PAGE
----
12 Keys to the Executive Suite

Have you suspected that the road to the corner office had to be paved with the carcasses of trampled subordinates?

For the past twenty five years I’ve analyzed thousands of executives and surveyed top C Level men and women to find out the truth about this well-known and negative cliché. I discovered that despite differing leadership styles, most executives share certain key traits.  None of these traits is compatible with a slash and burn approach to achieving executive power.

What are the keys to attaining access to the top of the ladder?

The men and women, who didn’t make a fast round trip to and from the top, use these 12 strategies:

  1. Put ethics first.
    Cheating and cutting corners can sometimes give you a temporary edge, but they will eventually be the end of your journey up the ladder. Followers demand high ethical standards from their leaders.  Set an example, take responsibility for your actions. Define your values. Turn “virtue”, “honor” and “duty” into cornerstones, not road blocks. These are the ingredients that build trust and followership.
  2. Have a mission.
    Does that sound corny? Don’t be fooled by cynics. Virtually all successful people have a burning vision, a mission that goes far beyond their personal drivel for success.  The power of a vision inspires and energizes others in ways that draws them to support and be part of your team.
  3. Think big.
    Strategic thinking was high on the list of the successful executives I surveyed. You don’t have to retreat to a mountain top to see the big picture behind all the everyday details.  Write your goals down and keep them in front of you at all times. See yourself as part pragmatist, part mystic.  Big thinking promotes big actions and big returns.
  4. Learn to communicate.
    Constantly work on your speaking, writing and listening skills.  Forget managing through power and focus on the power of language.  Learn that “criticism” is your chance to learn ways to improve, to say “how can we make it better, not an opportunity to demolish an opponent.  Use simple and straightforward words and language that inspires and motivates others do their best.
  5. Welcome change.
    You don’t have to like it or even agree with change. However to be a C Level person you must be flexible enough to accept it and adapt to it.  Anticipate the need for change and then build the skills to help others through it.  Change is the most difficult and the most inevitable thing you face in our life and in your quest for leadership and the executive suite.
  6. Be sensitive.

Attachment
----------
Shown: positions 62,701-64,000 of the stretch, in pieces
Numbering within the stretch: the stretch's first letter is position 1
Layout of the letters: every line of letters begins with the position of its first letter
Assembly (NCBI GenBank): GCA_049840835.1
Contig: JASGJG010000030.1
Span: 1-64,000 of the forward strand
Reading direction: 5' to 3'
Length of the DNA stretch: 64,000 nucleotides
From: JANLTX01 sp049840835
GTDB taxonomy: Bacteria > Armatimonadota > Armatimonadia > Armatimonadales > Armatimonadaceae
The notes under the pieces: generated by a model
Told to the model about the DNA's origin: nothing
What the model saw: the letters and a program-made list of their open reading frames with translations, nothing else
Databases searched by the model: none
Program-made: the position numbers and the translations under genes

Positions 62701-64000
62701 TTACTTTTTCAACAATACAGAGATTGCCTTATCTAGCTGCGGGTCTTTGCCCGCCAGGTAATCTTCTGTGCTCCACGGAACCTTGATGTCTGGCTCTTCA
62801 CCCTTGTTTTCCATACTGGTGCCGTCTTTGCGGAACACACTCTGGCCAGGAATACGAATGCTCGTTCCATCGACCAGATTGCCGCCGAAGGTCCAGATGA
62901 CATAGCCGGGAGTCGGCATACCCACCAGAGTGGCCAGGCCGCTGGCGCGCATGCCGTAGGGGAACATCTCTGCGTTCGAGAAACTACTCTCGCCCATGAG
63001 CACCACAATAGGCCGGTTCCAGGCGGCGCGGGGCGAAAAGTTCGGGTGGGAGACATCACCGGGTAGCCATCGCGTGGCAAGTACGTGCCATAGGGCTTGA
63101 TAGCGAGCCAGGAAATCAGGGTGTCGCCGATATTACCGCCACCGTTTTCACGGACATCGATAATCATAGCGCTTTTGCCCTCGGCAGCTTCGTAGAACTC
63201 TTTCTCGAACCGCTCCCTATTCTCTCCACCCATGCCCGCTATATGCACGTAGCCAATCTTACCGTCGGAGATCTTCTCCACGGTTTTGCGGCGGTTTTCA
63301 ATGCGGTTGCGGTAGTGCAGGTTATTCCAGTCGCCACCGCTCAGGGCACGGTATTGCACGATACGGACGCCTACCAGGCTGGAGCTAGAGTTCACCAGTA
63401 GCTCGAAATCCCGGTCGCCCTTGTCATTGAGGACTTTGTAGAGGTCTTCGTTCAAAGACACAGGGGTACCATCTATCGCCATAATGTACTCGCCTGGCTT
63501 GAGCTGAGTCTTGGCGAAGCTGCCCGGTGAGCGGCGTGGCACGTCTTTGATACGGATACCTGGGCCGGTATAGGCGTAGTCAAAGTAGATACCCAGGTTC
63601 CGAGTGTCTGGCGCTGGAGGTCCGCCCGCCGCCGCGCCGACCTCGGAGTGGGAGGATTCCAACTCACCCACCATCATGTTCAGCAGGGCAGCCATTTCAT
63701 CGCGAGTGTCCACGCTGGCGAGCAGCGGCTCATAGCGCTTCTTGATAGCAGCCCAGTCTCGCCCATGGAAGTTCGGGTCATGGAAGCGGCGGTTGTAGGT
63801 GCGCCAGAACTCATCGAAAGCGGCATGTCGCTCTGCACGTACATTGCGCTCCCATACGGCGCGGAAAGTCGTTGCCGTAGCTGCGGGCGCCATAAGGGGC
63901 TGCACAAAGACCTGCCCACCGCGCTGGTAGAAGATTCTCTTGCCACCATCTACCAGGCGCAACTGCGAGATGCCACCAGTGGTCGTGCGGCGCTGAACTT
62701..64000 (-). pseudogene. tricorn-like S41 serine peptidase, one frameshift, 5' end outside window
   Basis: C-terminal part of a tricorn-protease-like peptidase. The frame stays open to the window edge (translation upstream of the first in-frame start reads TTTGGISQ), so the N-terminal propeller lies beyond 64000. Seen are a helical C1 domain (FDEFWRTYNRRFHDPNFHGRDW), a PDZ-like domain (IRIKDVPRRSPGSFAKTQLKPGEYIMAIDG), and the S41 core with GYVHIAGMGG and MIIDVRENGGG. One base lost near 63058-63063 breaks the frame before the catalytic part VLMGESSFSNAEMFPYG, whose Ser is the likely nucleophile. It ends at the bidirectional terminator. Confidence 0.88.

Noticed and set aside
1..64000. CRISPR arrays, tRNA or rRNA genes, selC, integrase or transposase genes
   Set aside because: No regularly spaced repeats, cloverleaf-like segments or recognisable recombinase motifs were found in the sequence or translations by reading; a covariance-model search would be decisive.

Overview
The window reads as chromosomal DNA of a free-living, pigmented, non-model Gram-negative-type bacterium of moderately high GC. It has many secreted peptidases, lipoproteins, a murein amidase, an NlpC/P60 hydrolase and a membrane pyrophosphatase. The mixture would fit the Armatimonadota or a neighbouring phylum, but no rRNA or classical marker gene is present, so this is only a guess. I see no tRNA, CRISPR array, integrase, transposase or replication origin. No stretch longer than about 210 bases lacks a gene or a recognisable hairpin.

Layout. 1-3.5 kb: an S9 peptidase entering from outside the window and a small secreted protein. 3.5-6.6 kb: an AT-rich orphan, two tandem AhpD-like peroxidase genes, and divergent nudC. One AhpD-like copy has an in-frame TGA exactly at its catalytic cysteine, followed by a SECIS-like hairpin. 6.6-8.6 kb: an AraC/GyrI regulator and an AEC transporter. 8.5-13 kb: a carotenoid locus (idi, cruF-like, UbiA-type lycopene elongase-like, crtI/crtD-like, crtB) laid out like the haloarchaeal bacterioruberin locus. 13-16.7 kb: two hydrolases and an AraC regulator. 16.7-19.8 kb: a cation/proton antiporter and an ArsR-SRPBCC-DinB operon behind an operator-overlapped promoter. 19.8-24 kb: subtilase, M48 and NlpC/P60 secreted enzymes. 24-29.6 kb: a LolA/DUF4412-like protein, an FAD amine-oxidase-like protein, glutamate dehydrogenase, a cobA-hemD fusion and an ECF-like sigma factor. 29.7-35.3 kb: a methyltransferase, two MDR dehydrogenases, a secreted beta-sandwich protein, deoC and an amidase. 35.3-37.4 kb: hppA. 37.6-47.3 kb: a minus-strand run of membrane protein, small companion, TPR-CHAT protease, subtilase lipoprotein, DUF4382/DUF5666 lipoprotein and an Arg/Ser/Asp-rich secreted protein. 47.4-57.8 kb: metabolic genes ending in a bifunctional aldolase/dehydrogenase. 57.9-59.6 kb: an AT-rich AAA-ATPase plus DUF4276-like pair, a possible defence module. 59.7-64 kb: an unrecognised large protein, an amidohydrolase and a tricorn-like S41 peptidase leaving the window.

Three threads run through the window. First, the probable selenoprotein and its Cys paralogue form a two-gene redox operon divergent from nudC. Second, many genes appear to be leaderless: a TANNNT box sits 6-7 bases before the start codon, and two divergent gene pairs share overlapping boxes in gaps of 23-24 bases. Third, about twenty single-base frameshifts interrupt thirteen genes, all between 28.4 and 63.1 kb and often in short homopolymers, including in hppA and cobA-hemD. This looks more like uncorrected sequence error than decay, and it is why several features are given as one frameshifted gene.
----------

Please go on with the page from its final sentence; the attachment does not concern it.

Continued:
Be careful not to become detached or build a hard shell on the way to the top. The more sensitive you are to issues, people and problems, the more perceptive you become and the more possibilities you’ll see.  Servant leadership is the key to all success for you personally and for your organization.
  7. Take risks.
    People who never take chances can probably be sure of keeping their jobs — forever.  But they also get stuck in that or similar jobs. Playing it safe, being overcautious and indecisive kills opportunity.  If you want to be a leader, push your boundaries, stick your neck out, learn to expand your thinking.  Be out ahead of the pack and you will soon find yourself as the front runner.
  8. Be decisive.
    Be ready and willing to make decisions when they should be made.  Often the act of deciding is more important than the results. When you make a decision you release potential and make something happen. Deciding to decide, not waiting for more information or opinions or developments, can be the hardest and most important thing a leader does.
  9. Be a team builder.
    No one ever succeeded alone, contrary to the “self-made” person myth. We all need others to help us accomplish our goals or fulfill our mission.  The most valuable leaders of the 21st century will be those can attract the right people to their team, communicate a mission, motivate and train their teams, and then direct them to maximum productivity.
  10. Use power wisely.
    Power is heady but dangerous stuff.  It is the source of energy for what you want to accomplish, the magnet that draws people to you.  Make sure that it comes from within you and from your mission, not from a temporary title or position.  Arrogance, pettiness, greed and deceit from a leader is a one way ticket to the bottom of the ladder.
  11. Be courageous.
    Rarely has history required more courage from its leaders.  The challenges we are facing can only be confronted by people with extraordinary strength and determination.  But there is more to courage than bravery in the face of danger or hardships.  Courage also means being able to keep going when there is no end in sight.  Doing your best every day requires courage.
  12. Be committed.
    With commitment you can achieve miracles, without it you will go nowhere very fast. Decide what your commitment is and then call on that commitment as your source of energy that will take you through the hard times when everyone else gives up. That same commitment will  boost you to the top when things are going well. Nothing of any value ever happened without commitment.

A final word: Leadership is earned, not claimed. You will only be a leader occupying an executive suite if your people decide you are one. Earn their followership with these 12 qualities as the foundation for all that you do.


© 2013, Dr. Sheila. All rights reserved. On republishing this post you must provide link to original post.

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One Response to 12 Keys to the Executive Suite

  1. Kim says:

    Thank you, Sheila. These are all important traits for great leadership. I think another one to add to the list would be “to lead by example.” Leaders should be able to “walk their talk” so to speak.

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